We cruised through the packet pick-up and then visited the many booths. The Finns are very serious about skiing and were constantly conversing in Finnish with each other, probably discussing which wax combination to use for the race.
History of the Finlandia race
The model for the Finlandia was taken from the traditional Vasaloppet in Sweden and Marcialonga in Italy.
The race was held for the first time in 1974. Participants have varied from 6000 skiers to a record 14,000.
The course is now permanently set at 52k, Lahti-Hollola-Lahti, along with a 25k course.
Day three was race day. The 9:00AM start was inside the stadium and each wave left in 10-minute intervals. We opted for the 25k race, our wave went after all the 52k skiers had started.
The course became very tight in some sections and passing became extremely difficult, which called for some hair raising passes. After 10k, the course split and the 25k racers headed in a different direction, making the course less congested.
After climbing one hill after another, I could finally see the ski jumps overhead and the stadium in full view. It was a welcome site!
Each racer was greeted with a hug from a Finnish girl and given a medal.
Post Race activities
After finishing the race, we walked over to a building to pick up our warm up clothes and take part in a free lunch.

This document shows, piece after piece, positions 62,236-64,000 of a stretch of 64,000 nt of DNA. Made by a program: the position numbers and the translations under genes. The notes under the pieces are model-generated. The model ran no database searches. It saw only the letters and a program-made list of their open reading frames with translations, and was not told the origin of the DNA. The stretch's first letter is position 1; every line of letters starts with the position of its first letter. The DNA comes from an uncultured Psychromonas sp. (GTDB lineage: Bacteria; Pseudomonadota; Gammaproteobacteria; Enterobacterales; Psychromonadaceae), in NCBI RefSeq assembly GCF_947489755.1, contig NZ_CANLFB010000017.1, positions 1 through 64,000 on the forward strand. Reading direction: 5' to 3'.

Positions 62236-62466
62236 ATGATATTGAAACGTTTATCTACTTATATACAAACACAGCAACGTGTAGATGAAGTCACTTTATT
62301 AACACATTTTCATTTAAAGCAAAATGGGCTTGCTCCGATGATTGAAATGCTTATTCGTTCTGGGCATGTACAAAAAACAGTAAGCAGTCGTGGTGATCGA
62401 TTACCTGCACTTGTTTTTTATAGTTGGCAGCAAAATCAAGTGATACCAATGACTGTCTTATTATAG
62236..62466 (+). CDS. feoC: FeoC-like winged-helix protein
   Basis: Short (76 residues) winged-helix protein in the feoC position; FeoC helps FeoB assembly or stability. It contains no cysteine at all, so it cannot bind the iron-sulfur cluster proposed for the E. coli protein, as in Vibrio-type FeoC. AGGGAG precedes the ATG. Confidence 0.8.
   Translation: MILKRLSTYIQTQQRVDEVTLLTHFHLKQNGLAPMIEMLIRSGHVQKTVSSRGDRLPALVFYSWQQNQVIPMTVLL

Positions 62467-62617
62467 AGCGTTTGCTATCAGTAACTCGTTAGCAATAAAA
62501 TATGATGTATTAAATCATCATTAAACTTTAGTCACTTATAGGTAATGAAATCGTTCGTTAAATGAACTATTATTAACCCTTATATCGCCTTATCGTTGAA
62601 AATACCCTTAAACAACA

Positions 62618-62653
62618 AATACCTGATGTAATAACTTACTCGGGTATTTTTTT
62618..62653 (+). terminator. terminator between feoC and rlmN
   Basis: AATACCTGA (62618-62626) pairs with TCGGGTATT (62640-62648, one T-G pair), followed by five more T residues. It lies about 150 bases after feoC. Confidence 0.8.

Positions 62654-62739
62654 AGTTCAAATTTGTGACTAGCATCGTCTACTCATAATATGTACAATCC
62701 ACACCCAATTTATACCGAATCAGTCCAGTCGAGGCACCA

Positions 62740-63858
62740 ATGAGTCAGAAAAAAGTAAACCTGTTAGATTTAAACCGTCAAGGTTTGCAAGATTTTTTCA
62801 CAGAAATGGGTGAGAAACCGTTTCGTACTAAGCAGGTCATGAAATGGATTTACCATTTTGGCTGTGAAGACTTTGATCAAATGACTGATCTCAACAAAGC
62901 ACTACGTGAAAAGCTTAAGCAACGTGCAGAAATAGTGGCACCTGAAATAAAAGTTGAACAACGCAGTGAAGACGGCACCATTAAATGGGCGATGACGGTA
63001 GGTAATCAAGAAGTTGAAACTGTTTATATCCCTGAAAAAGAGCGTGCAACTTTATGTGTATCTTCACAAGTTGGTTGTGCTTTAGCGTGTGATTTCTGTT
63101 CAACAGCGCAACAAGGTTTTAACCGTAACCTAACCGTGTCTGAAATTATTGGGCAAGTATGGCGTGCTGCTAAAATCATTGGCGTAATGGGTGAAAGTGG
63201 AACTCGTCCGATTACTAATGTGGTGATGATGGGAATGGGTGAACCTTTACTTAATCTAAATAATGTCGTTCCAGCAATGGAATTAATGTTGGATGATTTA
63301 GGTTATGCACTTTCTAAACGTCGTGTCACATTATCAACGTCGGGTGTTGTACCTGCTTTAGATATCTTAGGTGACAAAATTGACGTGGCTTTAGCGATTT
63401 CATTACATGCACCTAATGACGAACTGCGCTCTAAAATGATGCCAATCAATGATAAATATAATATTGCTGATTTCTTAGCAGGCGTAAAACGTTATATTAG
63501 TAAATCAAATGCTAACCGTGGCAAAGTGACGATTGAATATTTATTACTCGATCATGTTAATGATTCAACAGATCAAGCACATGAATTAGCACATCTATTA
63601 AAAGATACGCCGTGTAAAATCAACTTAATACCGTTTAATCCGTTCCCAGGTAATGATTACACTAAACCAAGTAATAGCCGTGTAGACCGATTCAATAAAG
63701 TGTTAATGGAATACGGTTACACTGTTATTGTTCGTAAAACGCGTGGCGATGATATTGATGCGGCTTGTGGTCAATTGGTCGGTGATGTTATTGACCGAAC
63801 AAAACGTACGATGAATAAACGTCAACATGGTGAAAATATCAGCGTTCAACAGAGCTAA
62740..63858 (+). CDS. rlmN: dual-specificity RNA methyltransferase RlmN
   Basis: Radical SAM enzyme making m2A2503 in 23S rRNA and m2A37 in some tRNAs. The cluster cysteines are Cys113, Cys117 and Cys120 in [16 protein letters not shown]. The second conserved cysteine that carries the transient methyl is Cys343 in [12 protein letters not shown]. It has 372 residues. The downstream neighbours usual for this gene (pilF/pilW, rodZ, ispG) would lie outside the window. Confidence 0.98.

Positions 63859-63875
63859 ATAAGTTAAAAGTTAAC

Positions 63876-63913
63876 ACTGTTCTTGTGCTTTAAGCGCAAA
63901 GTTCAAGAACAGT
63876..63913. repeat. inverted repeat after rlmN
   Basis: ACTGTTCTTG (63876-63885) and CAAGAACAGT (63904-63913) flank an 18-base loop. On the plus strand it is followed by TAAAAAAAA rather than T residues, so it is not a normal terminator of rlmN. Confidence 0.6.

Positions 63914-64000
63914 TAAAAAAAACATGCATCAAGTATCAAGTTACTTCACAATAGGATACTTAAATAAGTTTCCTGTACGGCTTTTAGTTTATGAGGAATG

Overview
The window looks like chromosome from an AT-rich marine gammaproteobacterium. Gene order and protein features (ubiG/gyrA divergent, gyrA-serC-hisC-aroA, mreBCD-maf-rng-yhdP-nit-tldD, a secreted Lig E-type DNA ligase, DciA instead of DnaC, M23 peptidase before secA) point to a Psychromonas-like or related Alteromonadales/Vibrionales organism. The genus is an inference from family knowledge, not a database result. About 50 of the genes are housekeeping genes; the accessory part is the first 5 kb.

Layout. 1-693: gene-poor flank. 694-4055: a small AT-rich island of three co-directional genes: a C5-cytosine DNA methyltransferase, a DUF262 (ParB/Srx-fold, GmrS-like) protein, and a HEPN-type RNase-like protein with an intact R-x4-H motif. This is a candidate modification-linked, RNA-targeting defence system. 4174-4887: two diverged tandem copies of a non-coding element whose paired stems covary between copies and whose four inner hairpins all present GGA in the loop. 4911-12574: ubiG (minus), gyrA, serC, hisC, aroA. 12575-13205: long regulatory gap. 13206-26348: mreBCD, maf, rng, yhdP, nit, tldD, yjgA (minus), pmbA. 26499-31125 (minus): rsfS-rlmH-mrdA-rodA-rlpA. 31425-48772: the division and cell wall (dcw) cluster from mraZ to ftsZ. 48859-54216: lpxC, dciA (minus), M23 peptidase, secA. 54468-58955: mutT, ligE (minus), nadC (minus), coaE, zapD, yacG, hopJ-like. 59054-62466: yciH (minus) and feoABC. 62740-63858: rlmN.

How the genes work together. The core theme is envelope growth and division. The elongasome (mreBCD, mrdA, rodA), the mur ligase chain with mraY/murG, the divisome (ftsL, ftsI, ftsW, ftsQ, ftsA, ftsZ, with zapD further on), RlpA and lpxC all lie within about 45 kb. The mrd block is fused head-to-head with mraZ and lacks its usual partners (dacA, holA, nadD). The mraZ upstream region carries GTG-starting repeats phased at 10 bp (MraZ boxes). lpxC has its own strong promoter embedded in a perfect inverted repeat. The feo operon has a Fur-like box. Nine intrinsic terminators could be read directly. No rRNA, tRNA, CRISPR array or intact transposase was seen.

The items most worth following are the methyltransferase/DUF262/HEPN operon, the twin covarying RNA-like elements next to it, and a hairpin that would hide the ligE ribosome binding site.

We spoke to several people at our table that knew English and they were very friendly and asked questions about skiing in America.
After relaxing for a few hours at our hotel, we wandered through town and saw the many ice carvings on display, along with a complete ice building used for post race activities during the Nordic World Championships.
The town was starting to buzz with the anticipation of the coming World Champion-ships.
Hint of the Stars
Day four began with another great breakfast and a short walk to the ski trails.
As we started out on the freshly groomed trail, we noticed skiers in team uniforms training for the coming World Championships.
I was amazed at the steep uphills and downhills and how effortless the elite racers skied them. It was a treat to see these great athletes in action.
On the road again
After a short cab ride to the train station, we were both back on the train to Helsinki.
Susie was flying out of Helsinki to northern Finland the next morning (as part of her workshop) and I would be back on the train to Lahti for a few more days of skiing.
Our hotel in Helsinki (Sokos) was right downtown and we were able to take in a few more sights.
- Parting our ways
Day five began with a hearty breakfast then Susie was off to the airport and I on my way to the train station.
The train was full of skiers headed for Lahti and I started to plan out my strategy for the next few days.
Upon arriving in Lahti, I grabbed a cab and headed to my hotel in Mukkula, home of Janne Ahonen, a famous ski jumper on the World Cup circuit. Mukkula is a suburb of Lahti and only a 10-minute ride from downtown.